To recap, the new Ordinances would require most Cook County and Chicago employers to provide the following sick leave benefits: Read More ›

An Employer’s Pocket Survival Guide to the New Overtime Regulations

The overtime regulations are almost here and will affect more than 4 million employees across the country. Although a pending lawsuit seeks to halt the regulations, employers should prepare for the probability that they will soon be faced with new rules for paying white collar employees. The most significant change made by the overtime regulations will raise the minimum salary level for the white collar—executive, administrative and professional—exemptions under the Fair Labor Standards Act (“FLSA”) from $455 per week to $913 per week. After December 1, 2016, any employee earning below that threshold will no longer fall under the white collar exemptions from overtime pay. Read More ›

States Hopping on the Department of Labor’s Misclassification Bandwagon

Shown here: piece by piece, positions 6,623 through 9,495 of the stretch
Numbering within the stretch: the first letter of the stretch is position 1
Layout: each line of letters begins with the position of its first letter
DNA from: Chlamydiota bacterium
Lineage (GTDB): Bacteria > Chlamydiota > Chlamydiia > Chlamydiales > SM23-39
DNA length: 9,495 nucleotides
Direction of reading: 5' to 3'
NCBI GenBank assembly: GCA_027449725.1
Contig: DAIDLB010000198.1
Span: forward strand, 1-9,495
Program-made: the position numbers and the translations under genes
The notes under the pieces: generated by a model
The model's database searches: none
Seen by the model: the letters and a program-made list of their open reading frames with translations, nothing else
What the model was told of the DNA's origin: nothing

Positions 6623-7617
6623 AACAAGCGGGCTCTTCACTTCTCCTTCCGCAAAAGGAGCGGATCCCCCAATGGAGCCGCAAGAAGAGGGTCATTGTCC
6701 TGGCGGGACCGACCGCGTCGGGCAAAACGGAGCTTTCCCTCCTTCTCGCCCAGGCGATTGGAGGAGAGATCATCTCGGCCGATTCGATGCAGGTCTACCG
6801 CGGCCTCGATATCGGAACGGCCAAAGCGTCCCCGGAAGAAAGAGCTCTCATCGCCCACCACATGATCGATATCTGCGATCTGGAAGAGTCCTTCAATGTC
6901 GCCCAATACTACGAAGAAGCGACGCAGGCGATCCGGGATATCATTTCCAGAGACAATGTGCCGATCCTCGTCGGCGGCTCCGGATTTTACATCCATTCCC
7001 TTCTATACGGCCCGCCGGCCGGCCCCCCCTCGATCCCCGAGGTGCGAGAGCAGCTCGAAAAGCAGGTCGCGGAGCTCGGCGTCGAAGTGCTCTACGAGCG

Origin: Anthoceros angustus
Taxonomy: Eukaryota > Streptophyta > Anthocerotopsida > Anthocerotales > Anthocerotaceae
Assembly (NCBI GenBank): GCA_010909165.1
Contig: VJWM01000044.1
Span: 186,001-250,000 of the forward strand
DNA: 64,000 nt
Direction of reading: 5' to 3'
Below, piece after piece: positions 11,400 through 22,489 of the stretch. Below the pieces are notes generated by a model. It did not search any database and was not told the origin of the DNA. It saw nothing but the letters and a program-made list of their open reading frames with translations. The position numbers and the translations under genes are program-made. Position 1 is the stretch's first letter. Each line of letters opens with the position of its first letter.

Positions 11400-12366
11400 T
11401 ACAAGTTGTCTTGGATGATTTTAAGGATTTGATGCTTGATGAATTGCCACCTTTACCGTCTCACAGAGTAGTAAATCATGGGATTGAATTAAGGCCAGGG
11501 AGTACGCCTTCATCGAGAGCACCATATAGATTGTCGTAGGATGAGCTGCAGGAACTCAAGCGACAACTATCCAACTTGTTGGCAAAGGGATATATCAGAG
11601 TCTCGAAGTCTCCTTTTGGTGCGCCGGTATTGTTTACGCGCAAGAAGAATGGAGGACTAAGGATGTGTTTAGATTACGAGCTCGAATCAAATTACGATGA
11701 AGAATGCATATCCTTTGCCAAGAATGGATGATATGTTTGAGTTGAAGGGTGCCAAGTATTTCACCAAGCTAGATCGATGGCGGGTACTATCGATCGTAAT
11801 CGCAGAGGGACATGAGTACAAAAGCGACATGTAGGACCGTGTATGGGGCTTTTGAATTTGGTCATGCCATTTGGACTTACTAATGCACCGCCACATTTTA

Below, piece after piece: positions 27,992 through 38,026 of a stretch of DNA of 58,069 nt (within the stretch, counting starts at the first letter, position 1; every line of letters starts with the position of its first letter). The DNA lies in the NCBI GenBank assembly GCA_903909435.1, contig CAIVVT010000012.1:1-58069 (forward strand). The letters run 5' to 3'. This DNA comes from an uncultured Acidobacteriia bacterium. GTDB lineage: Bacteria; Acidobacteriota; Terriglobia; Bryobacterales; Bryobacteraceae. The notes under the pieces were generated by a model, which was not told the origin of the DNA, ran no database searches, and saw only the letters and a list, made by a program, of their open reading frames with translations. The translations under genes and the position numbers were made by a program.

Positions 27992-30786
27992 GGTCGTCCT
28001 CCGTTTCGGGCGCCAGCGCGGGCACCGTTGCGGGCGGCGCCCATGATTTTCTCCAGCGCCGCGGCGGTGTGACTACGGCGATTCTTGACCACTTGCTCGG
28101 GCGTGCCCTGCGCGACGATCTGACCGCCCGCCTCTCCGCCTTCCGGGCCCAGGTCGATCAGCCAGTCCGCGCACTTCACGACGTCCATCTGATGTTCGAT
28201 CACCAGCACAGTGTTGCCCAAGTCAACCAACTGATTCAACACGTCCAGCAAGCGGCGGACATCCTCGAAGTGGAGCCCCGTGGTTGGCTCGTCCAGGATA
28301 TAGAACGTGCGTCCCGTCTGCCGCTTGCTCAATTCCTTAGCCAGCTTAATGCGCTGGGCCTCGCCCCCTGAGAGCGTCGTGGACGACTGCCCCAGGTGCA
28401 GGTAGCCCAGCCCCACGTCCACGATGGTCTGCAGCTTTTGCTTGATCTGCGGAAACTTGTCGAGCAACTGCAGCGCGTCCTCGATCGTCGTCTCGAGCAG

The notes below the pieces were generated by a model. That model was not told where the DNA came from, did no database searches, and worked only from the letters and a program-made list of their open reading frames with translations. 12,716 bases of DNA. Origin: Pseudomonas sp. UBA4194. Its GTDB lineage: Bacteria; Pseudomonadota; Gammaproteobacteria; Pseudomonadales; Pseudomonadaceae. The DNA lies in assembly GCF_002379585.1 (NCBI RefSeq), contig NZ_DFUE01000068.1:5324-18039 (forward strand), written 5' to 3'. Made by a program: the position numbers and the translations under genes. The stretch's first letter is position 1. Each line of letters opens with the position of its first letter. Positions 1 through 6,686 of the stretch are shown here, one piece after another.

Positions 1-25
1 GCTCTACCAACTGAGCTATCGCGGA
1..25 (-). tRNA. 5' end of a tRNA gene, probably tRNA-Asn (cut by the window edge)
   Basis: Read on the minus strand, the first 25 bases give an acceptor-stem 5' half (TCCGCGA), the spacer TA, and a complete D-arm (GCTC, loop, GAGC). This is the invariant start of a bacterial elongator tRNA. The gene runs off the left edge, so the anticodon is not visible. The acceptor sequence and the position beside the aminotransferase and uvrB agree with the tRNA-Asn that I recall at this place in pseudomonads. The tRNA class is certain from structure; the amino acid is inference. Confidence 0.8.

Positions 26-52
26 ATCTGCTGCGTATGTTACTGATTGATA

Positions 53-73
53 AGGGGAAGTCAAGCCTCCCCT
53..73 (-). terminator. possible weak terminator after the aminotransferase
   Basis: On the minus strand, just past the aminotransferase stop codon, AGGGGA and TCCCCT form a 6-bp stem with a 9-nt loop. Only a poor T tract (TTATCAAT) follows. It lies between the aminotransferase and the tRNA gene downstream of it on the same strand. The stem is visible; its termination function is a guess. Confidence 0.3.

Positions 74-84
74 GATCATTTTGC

On August 31, 2016, North Carolina became the latest state to join the U.S. Department of Labor’s (“DOL”) expansive efforts to reduce the misclassification of employees as independent contractors—making it the 33rd state participating in the DOL’s collaborative effort to reduce what it views as rampant misclassification.  Through its administrator’s interpretation, the DOL has issued guidance in its renewed efforts to combat misclassification. The DOL's initiative is a concerted effort to investigate and pursue companies that misclassify employees as contractors to avoid various tax and/or benefit burdens. The initiatives have resulted in a significant number of companies being investigated by the DOL and the payment of significant back pay amounts to employees. Several states have formally adopted the DOL’s heightened scrutiny in this area and have agreed to work closely with the feds to reduce misclassification, thereby raising the stakes for employers who utilize these arrangements. Read More ›